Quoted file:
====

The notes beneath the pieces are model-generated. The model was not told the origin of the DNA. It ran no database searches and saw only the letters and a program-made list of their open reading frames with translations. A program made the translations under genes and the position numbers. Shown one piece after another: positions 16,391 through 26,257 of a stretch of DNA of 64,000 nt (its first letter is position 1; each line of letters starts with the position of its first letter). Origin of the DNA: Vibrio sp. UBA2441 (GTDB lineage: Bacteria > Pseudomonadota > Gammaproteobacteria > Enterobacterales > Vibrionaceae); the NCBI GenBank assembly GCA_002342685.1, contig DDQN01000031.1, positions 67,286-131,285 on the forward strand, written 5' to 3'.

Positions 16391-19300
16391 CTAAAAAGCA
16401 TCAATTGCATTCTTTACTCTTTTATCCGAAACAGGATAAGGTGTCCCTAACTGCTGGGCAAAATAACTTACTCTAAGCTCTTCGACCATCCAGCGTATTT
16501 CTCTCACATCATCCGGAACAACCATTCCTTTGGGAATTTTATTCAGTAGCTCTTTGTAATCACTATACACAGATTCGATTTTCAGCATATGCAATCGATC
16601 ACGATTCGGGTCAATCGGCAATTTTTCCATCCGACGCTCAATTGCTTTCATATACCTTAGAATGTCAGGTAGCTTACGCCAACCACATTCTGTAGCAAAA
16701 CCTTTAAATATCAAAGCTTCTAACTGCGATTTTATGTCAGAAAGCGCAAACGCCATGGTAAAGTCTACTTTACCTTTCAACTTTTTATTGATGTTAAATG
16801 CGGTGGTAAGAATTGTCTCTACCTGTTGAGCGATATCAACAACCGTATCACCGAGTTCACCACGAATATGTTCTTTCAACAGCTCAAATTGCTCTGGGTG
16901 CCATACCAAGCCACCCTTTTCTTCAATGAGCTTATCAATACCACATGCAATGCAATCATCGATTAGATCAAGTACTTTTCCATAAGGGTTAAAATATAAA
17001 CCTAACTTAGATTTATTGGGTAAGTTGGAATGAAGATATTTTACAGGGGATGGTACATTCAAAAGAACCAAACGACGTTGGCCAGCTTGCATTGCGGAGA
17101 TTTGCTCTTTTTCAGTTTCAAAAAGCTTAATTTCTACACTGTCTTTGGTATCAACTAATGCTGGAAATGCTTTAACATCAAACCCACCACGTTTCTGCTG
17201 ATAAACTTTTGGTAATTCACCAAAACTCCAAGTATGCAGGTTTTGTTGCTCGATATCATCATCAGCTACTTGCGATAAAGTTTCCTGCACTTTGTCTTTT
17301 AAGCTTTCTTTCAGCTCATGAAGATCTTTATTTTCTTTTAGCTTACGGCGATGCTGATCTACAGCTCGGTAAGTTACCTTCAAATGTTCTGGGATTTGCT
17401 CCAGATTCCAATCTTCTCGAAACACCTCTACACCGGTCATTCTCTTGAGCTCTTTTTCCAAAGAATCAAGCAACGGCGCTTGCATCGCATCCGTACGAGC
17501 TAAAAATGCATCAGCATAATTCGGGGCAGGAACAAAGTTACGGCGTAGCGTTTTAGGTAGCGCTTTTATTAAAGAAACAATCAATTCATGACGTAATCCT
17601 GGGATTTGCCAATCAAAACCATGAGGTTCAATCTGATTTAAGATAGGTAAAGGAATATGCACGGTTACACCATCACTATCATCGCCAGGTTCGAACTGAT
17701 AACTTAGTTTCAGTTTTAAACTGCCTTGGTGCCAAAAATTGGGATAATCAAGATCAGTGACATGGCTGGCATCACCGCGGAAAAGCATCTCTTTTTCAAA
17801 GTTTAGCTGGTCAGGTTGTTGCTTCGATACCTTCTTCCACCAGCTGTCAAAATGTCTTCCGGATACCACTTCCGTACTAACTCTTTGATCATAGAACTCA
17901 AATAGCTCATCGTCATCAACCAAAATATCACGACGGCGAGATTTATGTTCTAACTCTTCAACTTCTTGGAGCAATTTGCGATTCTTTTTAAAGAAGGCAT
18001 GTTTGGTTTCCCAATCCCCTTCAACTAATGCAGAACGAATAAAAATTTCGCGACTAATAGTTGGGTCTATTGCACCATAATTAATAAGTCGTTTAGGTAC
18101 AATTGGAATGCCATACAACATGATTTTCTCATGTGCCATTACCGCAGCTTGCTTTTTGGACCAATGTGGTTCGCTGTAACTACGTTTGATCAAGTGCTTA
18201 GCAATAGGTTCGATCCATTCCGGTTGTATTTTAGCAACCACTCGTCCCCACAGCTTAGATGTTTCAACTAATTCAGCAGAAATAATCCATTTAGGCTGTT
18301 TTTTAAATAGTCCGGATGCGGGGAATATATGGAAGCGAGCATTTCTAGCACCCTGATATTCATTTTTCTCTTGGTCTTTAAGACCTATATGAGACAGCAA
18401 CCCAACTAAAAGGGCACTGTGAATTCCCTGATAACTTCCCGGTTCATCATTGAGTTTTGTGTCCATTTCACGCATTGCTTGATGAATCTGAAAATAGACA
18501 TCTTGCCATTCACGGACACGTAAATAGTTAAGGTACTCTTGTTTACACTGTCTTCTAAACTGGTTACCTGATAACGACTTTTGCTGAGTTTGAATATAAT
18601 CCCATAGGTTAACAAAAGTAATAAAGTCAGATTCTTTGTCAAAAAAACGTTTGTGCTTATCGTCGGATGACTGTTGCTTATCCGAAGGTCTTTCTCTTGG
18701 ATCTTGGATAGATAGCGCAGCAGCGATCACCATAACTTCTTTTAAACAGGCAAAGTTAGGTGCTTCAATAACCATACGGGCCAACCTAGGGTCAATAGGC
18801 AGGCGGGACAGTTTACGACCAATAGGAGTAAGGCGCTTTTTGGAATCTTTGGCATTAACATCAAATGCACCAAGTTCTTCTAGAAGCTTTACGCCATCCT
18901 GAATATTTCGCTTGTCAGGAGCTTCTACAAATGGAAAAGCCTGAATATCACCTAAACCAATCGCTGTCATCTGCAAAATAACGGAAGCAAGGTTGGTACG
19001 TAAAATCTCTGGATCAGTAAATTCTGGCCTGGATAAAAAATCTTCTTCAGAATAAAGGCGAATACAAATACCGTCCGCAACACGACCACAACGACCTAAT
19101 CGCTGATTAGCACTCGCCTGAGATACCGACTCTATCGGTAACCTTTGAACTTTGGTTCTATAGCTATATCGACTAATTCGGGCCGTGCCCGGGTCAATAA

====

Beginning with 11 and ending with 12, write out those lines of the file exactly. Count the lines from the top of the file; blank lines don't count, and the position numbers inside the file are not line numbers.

17101 TTTGCTCTTTTTCAGTTTCAAAAAGCTTAATTTCTACACTGTCTTTGGTATCAACTAATGCTGGAAATGCTTTAACATCAAACCCACCACGTTTCTGCTG
17201 ATAAACTTTTGGTAATTCACCAAAACTCCAAGTATGCAGGTTTTGTTGCTCGATATCATCATCAGCTACTTGCGATAAAGTTTCCTGCACTTTGTCTTTT